In his newest book, Dr. Barry Sears presents a convincing argument for how combatting diet-induced inflammation can increase health, longevity, and weight loss and create much higher quality of life.
In 2005 a study in the New England Journal of Medicine predicted that the lifespan of children born in the twenty-first century would be shorter than that of their parents. The study authors predicted that 1 out of 3 children would develop diabetes, which would mean that, by 2050, one-third of American adults would have diabetes; and the earlier the onset of diabetes, the more likely it is to develop Alzheimer’s.
Dr. Barry Sears, one of the world’s leading researchers on the hormonal effects of food and creator of the Zone diet, believes that we face a coming reckoning – “a global tsunami of the most dreaded disease of aging: Alzheimer’s disease.” Based on years of research, Dr. Sears states that the impending crisis has been gathering steam for the past half-century, since industrialized agriculture and processed foods changed our diets for the worse. This is what happens:
Increased diet-induced inflammation → Increased obesity → Increased diabetes → Increased Alzheimer’s
It’s a terrifying picture that he paints, when you stop to imagine one-third of the U.S. population battling Alzheimer’s, a condition with no known cure that is now the sixth leading cause of death in America. All we know is that it appears to involve inflammation.
Dr. Sears’ newest book, The Mediterranean Zone (Ballantine Books, 2014), is an injunction to eat more vegetables. If it sounds simple, that’s because it is – and that’s precisely what makes this book so profound. Since all of those unwanted conditions of obesity, diabetes, and Alzheimer’s are rooted in dietary-induced cellular inflammation, then all you have to do is start eating in a way that reduces inflammation, and The Mediterranean Zone explains how to do that.
1) Eat far more vegetables. Vegetables contain polyphenols, which are known to be potent anti-inflammatory agents. The key is to eat enough of them.
2) Eat more omega-3 fatty acids. These acids help regulate cellular inflammation by aiding in resolving the inflammatory response in your body and help it return to normal. Historically, most Americans obtained omega-3 fatty acids from fish, but consumption levels have plummeted to the point where people nowadays get only 5 to 10 percent of what they used to. Making things worse, there has been an increase in the intake of high-glycemic index carbohydrates and omega-6 fatty acids, which together promote cellular inflammation.
3) Eat fewer omega-6 fatty acids. These come from cheap seed oils such as corn, soybean, safflower, and sunflower oils, which are in nearly all processed foods. They are prone to oxidation, which generates free radicals and destructive oxidation products.
4) Decrease consumption of high-glycemic carbohydrates. When you eat large amounts of bread, pasta, rice, and potatoes, you increase the secretion of insulin, which reacts with the omega-6 fatty acids in your body to create inflammation-causing arachidonic acid.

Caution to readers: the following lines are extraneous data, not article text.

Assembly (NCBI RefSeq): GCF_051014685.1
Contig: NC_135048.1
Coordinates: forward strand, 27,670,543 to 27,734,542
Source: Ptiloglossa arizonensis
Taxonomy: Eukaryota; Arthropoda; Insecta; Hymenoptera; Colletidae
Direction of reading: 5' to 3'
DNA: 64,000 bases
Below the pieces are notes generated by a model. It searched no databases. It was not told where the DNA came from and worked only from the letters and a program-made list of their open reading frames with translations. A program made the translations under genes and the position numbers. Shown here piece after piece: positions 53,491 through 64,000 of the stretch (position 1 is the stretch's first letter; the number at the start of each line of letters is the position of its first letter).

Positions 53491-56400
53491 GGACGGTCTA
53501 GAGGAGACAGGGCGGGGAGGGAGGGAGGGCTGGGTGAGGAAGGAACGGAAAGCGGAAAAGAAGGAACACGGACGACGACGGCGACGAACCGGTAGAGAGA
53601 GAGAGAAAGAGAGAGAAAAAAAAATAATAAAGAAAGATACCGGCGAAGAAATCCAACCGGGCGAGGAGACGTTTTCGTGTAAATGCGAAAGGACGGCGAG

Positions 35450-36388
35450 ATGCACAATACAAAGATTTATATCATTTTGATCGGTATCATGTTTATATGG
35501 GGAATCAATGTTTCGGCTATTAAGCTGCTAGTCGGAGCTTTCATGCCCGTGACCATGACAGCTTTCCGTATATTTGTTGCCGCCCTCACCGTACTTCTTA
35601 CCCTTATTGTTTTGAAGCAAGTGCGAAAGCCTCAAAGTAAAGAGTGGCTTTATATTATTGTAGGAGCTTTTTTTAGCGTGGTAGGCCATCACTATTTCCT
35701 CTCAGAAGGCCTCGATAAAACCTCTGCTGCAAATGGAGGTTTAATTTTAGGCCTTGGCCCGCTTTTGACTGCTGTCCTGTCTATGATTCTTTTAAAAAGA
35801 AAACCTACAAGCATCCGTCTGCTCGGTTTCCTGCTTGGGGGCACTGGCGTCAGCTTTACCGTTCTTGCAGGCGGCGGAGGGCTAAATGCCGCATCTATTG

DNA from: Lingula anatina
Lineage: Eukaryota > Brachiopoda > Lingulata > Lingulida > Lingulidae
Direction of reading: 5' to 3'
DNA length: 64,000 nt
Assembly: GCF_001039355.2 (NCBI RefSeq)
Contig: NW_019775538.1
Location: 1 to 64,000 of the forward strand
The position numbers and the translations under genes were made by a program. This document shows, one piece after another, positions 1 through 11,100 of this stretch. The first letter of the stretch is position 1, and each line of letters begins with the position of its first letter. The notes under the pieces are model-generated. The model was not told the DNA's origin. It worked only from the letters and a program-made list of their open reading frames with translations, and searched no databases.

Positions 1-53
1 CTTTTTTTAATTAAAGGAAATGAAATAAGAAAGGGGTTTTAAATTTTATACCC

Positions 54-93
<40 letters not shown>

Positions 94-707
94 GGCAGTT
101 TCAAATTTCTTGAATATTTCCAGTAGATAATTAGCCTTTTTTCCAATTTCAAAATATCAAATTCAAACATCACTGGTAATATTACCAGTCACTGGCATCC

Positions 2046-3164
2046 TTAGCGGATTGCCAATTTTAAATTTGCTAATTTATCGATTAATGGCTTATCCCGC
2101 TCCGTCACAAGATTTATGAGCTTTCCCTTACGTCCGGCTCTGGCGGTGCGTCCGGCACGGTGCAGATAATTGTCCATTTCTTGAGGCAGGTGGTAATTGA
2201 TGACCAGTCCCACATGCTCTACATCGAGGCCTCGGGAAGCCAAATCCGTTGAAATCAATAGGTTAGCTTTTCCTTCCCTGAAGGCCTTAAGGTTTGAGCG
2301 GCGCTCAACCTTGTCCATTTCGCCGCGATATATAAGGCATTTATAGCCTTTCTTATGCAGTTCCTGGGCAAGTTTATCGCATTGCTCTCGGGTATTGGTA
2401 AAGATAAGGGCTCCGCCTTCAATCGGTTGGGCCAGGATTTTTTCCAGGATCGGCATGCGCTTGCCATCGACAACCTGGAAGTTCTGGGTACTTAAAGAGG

In a nutshell, The Mediterranean Zone advises deriving most of your carbohydrates from colourful, non-starchy vegetables, severely limiting your intake of starches, looking for lean sources of protein (that aren’t necessarily meat), reducing your intake of foods with omega-6 fatty acids (processed, fried foods and seed oils) and supplementing with high-dose fish oil high in omega-3 fatty acids and possibly additional polyphenols.
Why Mediterranean? Because the traditional Mediterranean diet – not the modern-day one, which is itself causing increased levels of diabetes and obesity – contains many of the key ingredients that Dr. Sears considers to be ideal in a diet, primarily high levels of colourful carbohydrates (read: mostly vegetables and some fruits) that are rich in polyphenols.
The original Zone diet advocates measuring the amounts and ratios of carbohydrates, protein and fat to effectively control hormonal response in the body, and also provides suggestions for foods which aid in this. By combining the ideas behind the Zone diet with the traditional Mediterranean diet, you end up with the Mediterranean Zone.
Then, if you can stick with it for a lifetime – and Dr. Sears believes that’s entirely realistic, without feeling deprived – this will ensure loss of excess body fat, reduction of cellular inflammation, increased energy and less fatigue, a feeling of constant satiety, better-balanced hormones such as reduction of cortisol levels that will enhance your ability to handle stress, as well as the longer-term benefits of a slower aging process, the avoidance or reversal of chronic disease, and better overall quality of life.
The Mediterranean Zone is a book that everyone should read. The guidelines are clear, the science is solid, and Dr. Sears’ argument that the future sustainability of our health care system depends on individuals taking responsibility for themselves and using diet to maintain wellness is both provocative and sensible.
Order online here or buy at your local bookstore.